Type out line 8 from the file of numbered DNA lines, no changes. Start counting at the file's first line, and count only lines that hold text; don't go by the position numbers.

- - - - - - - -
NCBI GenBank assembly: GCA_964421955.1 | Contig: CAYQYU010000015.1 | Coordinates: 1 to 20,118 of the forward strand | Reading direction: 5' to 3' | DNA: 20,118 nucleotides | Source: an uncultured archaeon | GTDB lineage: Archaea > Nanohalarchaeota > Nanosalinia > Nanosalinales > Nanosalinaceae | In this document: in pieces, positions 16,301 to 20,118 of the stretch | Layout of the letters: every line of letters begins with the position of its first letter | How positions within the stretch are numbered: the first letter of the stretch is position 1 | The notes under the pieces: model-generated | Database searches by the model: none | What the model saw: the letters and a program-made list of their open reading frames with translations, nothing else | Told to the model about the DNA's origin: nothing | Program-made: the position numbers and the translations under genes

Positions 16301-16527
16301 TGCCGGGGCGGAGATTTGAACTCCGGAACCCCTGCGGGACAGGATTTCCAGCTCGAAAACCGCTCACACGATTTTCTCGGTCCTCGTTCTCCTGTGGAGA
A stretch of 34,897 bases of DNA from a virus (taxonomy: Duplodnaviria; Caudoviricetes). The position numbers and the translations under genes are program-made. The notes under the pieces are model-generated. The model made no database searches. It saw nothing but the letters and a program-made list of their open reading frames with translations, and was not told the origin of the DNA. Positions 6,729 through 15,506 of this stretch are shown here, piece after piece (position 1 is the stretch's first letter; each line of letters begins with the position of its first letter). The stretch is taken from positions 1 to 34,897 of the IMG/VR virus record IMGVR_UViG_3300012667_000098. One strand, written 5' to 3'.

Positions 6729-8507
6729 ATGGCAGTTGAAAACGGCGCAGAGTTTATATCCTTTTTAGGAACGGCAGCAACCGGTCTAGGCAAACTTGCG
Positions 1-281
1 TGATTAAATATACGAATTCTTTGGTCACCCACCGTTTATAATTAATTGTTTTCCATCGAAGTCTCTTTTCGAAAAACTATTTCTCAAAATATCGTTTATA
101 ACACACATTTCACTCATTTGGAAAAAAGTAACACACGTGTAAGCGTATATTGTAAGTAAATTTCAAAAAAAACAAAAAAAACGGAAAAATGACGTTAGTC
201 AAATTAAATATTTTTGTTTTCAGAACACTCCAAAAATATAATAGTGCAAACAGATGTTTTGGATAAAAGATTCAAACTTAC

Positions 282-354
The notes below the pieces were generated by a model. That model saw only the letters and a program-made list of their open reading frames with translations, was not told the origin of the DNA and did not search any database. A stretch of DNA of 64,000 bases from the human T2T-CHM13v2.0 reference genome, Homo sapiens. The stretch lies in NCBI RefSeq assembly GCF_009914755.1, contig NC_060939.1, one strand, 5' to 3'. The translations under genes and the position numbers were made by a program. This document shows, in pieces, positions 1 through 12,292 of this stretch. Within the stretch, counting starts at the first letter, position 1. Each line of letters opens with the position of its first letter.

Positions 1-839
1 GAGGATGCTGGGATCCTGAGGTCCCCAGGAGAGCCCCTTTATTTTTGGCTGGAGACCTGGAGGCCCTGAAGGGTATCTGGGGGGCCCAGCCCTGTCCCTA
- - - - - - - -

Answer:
1 TGATTAAATATACGAATTCTTTGGTCACCCACCGTTTATAATTAATTGTTTTCCATCGAAGTCTCTTTTCGAAAAACTATTTCTCAAAATATCGTTTATA